Does homeowners insurance cover diseased tree removal?

Diseased tree removal is generally considered routine maintenance and is not typically covered by a standard homeowners insurance policy. It is your responsibility to track the health of your trees and treat them when needed.

If a falling tree damages my roof, will that be covered by homeowners insurance?

A roof can be expensive to replace, but most standard policies will cover tree damage to a roof if the following perils caused it:

  • Fire or lightning
  • Windstorms and hail
  • Explosions
  • Riots, vandalism or theft
  • Damaged caused by aircraft or vehicles
  • Smoke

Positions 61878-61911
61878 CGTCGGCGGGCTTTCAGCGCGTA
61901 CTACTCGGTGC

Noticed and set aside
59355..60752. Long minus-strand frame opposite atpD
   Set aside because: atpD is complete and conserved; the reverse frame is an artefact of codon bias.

• Volcanic eruptions
  • Falling objects
  • The weight of snow, ice or sleet

In most cases, roof damage from a tree felled by floods or earthquakes is not covered. It is a good idea to purchase a separate policy to cover these perils if you live in an area prone to either. If you are unsure of the specific coverages included in your policy, turn to your agent or insurance company for clarification.

Written by
Lauren Ward
Insurance Contributor
Lauren Ward has nearly 10 years of experience in writing for insurance domains such as Bankrate, The Simple Dollar, and She covers auto, homeowners, and life insurance, as well other topics in the personal finance industry.